The Problem with Dry Air

Adults take approximately 23,000 breaths a day. Can you tell if the quality of the air you are breathing is decent? As spring approaches, it’s a great time to evaluate your home’s indoor air quality. We have plenty cool days coming up and colder air holds a decreased amount of moisture. This dry air is not only uncomfortable, but it can impact your health and your residence.

Low Humidity Ups Your Chances of Getting Sick

That you catch a cold because of the colder weather outside is an old wives’ tale… but there is something to it. As we noted, cold air is drier and dry air can produce some health issues. The mucous membranes in your nose and sinuses dry out when humidity is low, so they are unable to do their task of sifting out germs. This enhances the possibility of coming down with sick with the flu, cold or a similar illness.

Dry Air Damages Your Skin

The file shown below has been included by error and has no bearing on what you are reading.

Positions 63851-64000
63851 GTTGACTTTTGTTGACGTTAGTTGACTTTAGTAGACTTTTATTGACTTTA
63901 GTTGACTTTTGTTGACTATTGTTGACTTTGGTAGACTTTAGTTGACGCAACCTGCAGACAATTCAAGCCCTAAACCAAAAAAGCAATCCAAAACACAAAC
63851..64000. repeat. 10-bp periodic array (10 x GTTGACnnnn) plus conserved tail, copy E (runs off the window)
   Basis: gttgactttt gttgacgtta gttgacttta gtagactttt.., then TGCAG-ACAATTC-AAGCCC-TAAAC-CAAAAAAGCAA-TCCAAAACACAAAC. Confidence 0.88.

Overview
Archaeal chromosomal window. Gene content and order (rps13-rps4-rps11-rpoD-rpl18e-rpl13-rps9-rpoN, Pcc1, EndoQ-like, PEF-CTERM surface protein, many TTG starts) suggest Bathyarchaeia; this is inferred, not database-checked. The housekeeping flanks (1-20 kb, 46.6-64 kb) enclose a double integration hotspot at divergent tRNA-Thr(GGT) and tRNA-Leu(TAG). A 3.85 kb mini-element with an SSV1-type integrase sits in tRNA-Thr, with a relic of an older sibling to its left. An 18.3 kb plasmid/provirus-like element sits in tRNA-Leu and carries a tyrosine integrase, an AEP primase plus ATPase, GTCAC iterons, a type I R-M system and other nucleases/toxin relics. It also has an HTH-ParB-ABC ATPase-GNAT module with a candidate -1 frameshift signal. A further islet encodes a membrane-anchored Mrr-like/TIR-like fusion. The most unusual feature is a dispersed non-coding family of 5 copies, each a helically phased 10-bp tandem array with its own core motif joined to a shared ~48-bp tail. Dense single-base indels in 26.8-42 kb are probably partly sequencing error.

In the Greensburg winter, you could notice your skin seems dry and itchy. Lack of humidity is the culprit. Lotion can help you treat the symptoms, but an investment in a whole-home humidifier could solve the actual problem.

Damages to Your Home

The lower humidity in your home’s air can also damage the wood throughout your home—baseboards, floors, furniture—because the air pulls moisture from these items. You might even see cracks in the walls and floors.

Evaluating for Dry Air

While itchy skin and a perpetual cold are indications that your indoor air may be dry, there are additional symptoms to keep an eye out for as well:

  • A rise in in static electricity
  • Cracks in your flooring
  • Openings in your home’s trim and molding
  • Peeling wallpaper

Each of these issues signify that it’s probably time to assess your indoor air quality. We can help! Call our indoor air professionals at Wallpe Heating & Cooling. 

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